This does not mean that we should no longer meet or relate in person. On the contrary, gatherings in small groups are vital for spiritual growth. We need a hybrid model. We still believe that life change happens best in small groups with a close-knitted community that holds us accountable. Jesus’ method of disciple-making is highly relational. As Jesus walked with his 12 disciples, we too need to have a band of brothers and sisters in Christ whom we journey with together. We have to balance learning online and relating in person. Both have to be done well. We must not desire the people in our church to merely consume religious goods and services, but to grow in community and to live on mission. 

With the omnichannel approach, we can be watching a live stream church service together with a small group and have God-defining conversations challenging us to act on His Word. Imagine, engaging someone overseas and inviting them to join a watch party that you and your life group are arranging to participate in the online worship experience together.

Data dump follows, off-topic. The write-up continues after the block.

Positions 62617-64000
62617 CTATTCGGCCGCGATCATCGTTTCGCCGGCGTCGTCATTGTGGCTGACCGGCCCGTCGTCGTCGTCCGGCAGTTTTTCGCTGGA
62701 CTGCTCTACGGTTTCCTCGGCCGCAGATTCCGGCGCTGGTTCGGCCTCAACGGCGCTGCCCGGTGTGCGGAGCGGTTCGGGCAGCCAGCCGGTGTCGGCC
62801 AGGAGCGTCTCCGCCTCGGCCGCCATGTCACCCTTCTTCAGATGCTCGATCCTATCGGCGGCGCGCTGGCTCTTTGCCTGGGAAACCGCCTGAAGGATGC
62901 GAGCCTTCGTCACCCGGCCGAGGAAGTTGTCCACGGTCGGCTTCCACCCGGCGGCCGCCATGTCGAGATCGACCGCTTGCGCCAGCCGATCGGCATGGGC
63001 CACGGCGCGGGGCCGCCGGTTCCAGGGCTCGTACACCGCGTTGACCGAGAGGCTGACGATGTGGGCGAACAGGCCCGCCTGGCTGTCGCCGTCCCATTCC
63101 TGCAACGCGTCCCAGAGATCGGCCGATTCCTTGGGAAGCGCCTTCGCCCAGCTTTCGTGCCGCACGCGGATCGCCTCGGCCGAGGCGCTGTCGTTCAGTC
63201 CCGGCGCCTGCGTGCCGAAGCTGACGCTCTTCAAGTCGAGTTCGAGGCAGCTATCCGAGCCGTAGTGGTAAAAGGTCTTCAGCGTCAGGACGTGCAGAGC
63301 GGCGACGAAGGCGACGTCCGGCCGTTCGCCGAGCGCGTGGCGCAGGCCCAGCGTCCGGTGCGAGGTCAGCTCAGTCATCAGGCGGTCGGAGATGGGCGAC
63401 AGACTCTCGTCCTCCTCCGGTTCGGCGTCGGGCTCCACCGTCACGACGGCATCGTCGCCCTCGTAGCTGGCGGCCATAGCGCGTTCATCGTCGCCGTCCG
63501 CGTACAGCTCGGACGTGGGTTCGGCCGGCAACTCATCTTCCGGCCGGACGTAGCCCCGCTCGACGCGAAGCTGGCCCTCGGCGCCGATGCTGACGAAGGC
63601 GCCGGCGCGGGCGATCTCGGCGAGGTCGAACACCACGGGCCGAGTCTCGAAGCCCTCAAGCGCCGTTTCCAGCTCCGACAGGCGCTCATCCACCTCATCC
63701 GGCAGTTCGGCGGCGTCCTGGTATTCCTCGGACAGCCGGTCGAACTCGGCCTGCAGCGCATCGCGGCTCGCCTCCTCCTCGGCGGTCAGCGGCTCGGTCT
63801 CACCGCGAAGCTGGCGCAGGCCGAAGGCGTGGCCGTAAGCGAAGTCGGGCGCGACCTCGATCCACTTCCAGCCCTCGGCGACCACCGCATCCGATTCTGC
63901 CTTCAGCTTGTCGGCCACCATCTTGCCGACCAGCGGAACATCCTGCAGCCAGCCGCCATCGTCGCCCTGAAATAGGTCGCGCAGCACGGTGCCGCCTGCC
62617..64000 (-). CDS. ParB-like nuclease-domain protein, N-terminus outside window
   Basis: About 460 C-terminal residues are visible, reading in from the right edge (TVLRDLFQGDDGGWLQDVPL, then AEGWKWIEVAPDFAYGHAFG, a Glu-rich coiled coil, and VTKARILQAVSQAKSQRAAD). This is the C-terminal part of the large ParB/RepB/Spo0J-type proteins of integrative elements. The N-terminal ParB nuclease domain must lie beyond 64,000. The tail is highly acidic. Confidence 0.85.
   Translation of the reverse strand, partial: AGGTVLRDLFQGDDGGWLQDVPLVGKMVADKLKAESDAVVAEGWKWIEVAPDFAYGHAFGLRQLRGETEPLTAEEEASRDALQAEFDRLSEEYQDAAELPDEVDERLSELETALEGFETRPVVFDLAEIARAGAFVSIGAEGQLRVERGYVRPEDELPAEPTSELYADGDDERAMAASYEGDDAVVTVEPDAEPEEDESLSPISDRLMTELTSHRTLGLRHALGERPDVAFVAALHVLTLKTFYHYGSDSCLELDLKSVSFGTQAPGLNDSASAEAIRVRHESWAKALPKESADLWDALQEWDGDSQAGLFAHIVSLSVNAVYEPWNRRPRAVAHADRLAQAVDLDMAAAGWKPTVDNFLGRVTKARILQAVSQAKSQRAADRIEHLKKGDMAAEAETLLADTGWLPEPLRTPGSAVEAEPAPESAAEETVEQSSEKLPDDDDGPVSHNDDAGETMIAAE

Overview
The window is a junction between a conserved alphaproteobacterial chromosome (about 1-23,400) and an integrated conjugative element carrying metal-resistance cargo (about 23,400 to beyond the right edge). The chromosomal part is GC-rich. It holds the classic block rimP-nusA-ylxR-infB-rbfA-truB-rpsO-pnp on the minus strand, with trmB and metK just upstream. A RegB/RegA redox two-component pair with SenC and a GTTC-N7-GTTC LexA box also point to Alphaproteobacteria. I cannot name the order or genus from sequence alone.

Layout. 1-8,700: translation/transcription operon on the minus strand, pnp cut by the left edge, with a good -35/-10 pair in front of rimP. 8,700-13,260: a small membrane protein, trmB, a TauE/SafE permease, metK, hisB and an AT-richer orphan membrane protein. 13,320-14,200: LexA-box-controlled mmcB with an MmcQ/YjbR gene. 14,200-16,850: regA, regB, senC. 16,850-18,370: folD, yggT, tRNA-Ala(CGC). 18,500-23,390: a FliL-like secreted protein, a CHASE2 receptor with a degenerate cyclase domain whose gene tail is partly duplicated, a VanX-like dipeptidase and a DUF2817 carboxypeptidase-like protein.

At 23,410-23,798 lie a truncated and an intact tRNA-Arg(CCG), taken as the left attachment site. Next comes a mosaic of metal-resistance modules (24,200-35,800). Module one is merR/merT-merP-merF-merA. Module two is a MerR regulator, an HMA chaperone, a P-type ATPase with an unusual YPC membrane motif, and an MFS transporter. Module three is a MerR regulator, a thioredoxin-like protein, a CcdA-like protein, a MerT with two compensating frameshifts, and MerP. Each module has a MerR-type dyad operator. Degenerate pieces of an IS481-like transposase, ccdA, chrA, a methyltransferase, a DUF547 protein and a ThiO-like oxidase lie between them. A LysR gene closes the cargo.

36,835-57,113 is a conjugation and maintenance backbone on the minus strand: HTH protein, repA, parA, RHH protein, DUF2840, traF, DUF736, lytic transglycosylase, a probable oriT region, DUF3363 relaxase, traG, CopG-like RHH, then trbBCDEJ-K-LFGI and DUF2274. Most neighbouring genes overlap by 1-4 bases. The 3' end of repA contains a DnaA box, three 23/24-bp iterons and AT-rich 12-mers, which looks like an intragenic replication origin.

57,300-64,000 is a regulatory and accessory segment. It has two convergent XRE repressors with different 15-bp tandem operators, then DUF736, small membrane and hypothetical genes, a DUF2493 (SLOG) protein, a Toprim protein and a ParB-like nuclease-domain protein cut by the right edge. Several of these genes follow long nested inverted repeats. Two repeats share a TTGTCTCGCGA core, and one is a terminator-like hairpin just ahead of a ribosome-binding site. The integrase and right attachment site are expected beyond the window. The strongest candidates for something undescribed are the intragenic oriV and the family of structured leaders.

Technology has given Christianity a voice to reach a worldwide audience. Let’s use it to our advantage.

With the omnichannel approach, we can be watching a live stream church service together with a small group and have God-defining conversations challenging us to act on His Word. Imagine, engaging someone overseas and inviting them to join a watch party that you and your LifeGroup are arranging to participate in the online worship experience together. Technology has given Christianity a voice to reach a worldwide audience. Let’s use it to our advantage. 

“In a world where social distancing is the norm (for now), the church as community needs to go beyond the physical to embrace the real – those really hurting, those really isolated, those really in need. That will need sacrifice from all of us. It will mean some theological hoop-jumping for some of us. In the end the community of grace needs to be upheld and in this context, digital is a gift of God to make that happen.” Why God’s hybrid Church is still open for business by Dr Pete Phillips, Premier’s Head of Digital Theology and a researcher at Durham University